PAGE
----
State of Alaska Division of Legislative Audit

08-20035-05

June 08, 2013
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SUMMARY OF: A Sunset Review of the Department of Commerce, Community, and Economic Development, Board of Psychologists and Psychological Associate Examiners, October 27, 2004.

Purpose of the Report

In accordance with Title 24 and Title 44 of the Alaska Statutes, we have reviewed the activities of the Board of Psychologists and Psychological Associate Examiners (BPPA). As required by state law, the legislative committees of reference are to consider this report when considering whether to extend the termination date for BPPA. Currently under AS 08.31.010(c)(18), the board will terminate on June 30, 2005. If the legislature does not extend the termination date for the board, BPPA will have one year to conclude its administrative operations.

Report Conclusions

In addition to developing our conclusion regarding extending BPPA’s termination date, we also analyzed the operating costs of the board. Such analysis was done to evaluate possible cost savings that might be generated by consolidation of various behavioral health boards.

The Board of Psychologist and Psychological Associate Examiners should be extended

In our opinion, BPPA is operating in an efficient and effective manner and should continue to regulate the psychology profession. We believe the board is safeguarding the public interest by ensuring the competence and integrity of those who hold themselves out to the public as psychologists and psychological associates. BPPA serves a public purpose and has demonstrated an ability to conduct its business in a satisfactory manner.

Alaska Statute 08.03.010(c)(18) requires the Board of Psychologist and Psychological Associate Examiners be terminated on June 30, 2005. If the legislature takes no action, under AS 08.03.020, BPPA will have a one-year period to administratively conclude its affairs. We recommend the legislature extend the board’s termination date to June 30, 2010.

Board consolidation provides minimal savings over current BPPA costs

We analyzed various aspects of consolidating all licensing boards related to behavioral health. From the perspective of efficiency and effectiveness, the most tangible benefit of consolidation for BPPA would be a minor cost savings for each licensee.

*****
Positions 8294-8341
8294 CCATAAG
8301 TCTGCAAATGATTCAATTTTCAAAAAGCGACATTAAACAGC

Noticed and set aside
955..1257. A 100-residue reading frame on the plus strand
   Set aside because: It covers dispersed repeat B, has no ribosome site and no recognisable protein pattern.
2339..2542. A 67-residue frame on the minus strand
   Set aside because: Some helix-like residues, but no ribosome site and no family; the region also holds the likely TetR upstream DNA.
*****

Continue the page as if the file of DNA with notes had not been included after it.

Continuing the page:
By state law, BPPA is required to hold a minimum of three meetings each year. In recent years the board has spent relatively little on conducting meetings. This likely can be attributed to the fact that the five-person board, effectively, had only three members attending meetings on a regular basis. As a result, travel and per diem costs have been minimal.

Out of the $81,000 average annual operating cost, less than 7.5 percent, or an estimated $5,000, is related to board meeting costs. As a result we project little, if any, administrative savings for psychologists and associates in the consolidation of the boards. In a survey of licensees, more than 75 percent who responded said their biggest complaint of the licensing process was their licensing fees were too high. However, when asked if they would favor board consolidation if it resulted in lower fees, roughly the same percentage (72.7 percent) of the 128 respondents stated they would still be opposed to such action.

Given the results of the survey, combined with the lack of any significant financial savings in board costs, we conclude that consolidating the Board of Psychologists and Psychological Associates with other behavioral health boards would not increase efficiency or effectiveness in the board’s operation.

Findings and Recommendations

Recommendation No. 1

The Division of Occupational Licensing, in conjunction with the Board of Psychologist and Psychological Associate Examiners, should increase licensing fees to eliminate the board’s current and projected operating deficits.

At the end of FY 04, the board had an operating deficit of almost $75,000. Based on expenditures and revenues to date, we project that it is likely the board will be in a deficit again at the end of FY 05. The major contributing factor to the deficit is that board costs have exceeded license renewal fee revenues, without the board and the Division of Occupational Licensing putting in place the necessary licensing and other fee adjustments. Alaska Statute 08.01.065(c) requires fees be set to approximate the regulatory costs related to that occupation.

Recommendation No. 2

The Office of the Governor should take steps to expedite appointments, most importantly the public member seat, to the Board of Psychologists and Psychological Associates.

DCCED Board of Psychologist and Psychologist Associate Examiners
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